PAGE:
Because the FCPA does not provide otherwise, the statute of limitations for criminal charges or civil claims under the FCPA is five years.14 Depending on the charges, however, prosecutors may be able to reach conduct that occurred more than five years in the past. For example, a conspiracy is deemed to be a “continuing offense” for this purpose. This means that, if prosecutors charge a conspiracy to commit bribery, the statute of limitations will not begin to run until the last bribe made, or last act taken in furtherance of the bribery conspiracy. Accordingly, prosecutors may be able to charge a pattern of bribery starting more than five years in the past, so long as the conduct or conspiracy continued into the five-year limitations period.
In this section, we analyze the bribery risks associated with three typical corporate transactions: share purchases, asset purchases, and mergers.
HoldCo acquires TargetCo by means of a share purchase. TargetCo continues to exist following completion of the share purchase as a direct subsidiary of HoldCo. During the pre-acquisition due diligence, HoldCo discovers that employees or agents of TargetCo had paid bribes but that the bribery had ceased by the time the acquisition was completed.
TargetCo would be criminally liable under the Bribery Act for the pre-transaction bribery described above—to the extent it occurred after July 1, 2011—unless it was able to prove that it had implemented “adequate procedures” to prevent bribery. Even with such procedures, TargetCo's senior officers also may be personally criminally liable if they consented to or connived in the commission of offenses by TargetCo, as could the individual employees or agents who offered or paid the bribes. By contrast, HoldCo should not be held to be criminally liable under the Bribery Act since the wrongdoing had ceased by the time of the acquisition, and TargetCo was not associated with HoldCo while the bribery was taking place.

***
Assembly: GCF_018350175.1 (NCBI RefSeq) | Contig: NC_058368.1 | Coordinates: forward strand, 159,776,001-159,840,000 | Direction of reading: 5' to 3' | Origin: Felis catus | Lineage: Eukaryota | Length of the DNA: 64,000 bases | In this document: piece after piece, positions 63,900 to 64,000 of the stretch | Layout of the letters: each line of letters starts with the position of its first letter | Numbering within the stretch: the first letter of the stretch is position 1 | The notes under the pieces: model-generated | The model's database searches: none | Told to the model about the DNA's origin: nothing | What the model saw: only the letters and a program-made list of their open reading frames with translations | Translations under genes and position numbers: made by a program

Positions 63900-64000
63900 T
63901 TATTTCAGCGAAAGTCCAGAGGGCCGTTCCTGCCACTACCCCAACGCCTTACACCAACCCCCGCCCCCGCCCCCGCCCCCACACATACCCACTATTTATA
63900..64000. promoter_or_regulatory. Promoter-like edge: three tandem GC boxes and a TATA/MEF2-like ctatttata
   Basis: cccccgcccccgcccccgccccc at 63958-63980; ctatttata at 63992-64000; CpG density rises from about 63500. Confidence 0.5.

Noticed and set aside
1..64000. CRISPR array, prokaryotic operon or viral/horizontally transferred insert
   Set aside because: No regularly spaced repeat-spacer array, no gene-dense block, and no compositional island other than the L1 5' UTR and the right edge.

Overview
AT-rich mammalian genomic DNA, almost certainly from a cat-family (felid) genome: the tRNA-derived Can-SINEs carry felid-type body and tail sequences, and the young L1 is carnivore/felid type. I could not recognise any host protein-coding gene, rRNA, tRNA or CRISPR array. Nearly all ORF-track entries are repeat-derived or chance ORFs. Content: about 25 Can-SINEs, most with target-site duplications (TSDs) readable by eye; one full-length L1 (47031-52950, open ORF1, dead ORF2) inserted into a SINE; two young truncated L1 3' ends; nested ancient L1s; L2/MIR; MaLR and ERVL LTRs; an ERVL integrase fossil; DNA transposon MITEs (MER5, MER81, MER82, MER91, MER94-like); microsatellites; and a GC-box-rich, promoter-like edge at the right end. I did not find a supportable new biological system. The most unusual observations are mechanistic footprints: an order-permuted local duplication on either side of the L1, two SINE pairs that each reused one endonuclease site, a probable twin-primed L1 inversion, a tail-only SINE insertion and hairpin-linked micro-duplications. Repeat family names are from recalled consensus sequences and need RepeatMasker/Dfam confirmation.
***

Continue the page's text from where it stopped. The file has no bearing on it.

In contrast, under U.S. law, when two corporations merge, liabilities become the responsibility of the surviving company.
The SFO may decide not to prosecute TargetCo if HoldCo implements an approved remediation plan that addresses the historic misconduct.15 Statements by the former director of the SFO suggest that there would be “little benefit in an SFO investigation at the corporate level” in such circumstances.16
In particular, the SFO may decide that the prosecution of TargetCo for its pre-transaction misconduct—as opposed to individuals who are shown to have been involved in the bribery—would not be in the public interest if HoldCo disclosed its due diligence findings to the SFO before the share purchase was completed and implemented an approved risk mitigation program thereafter in a timely manner.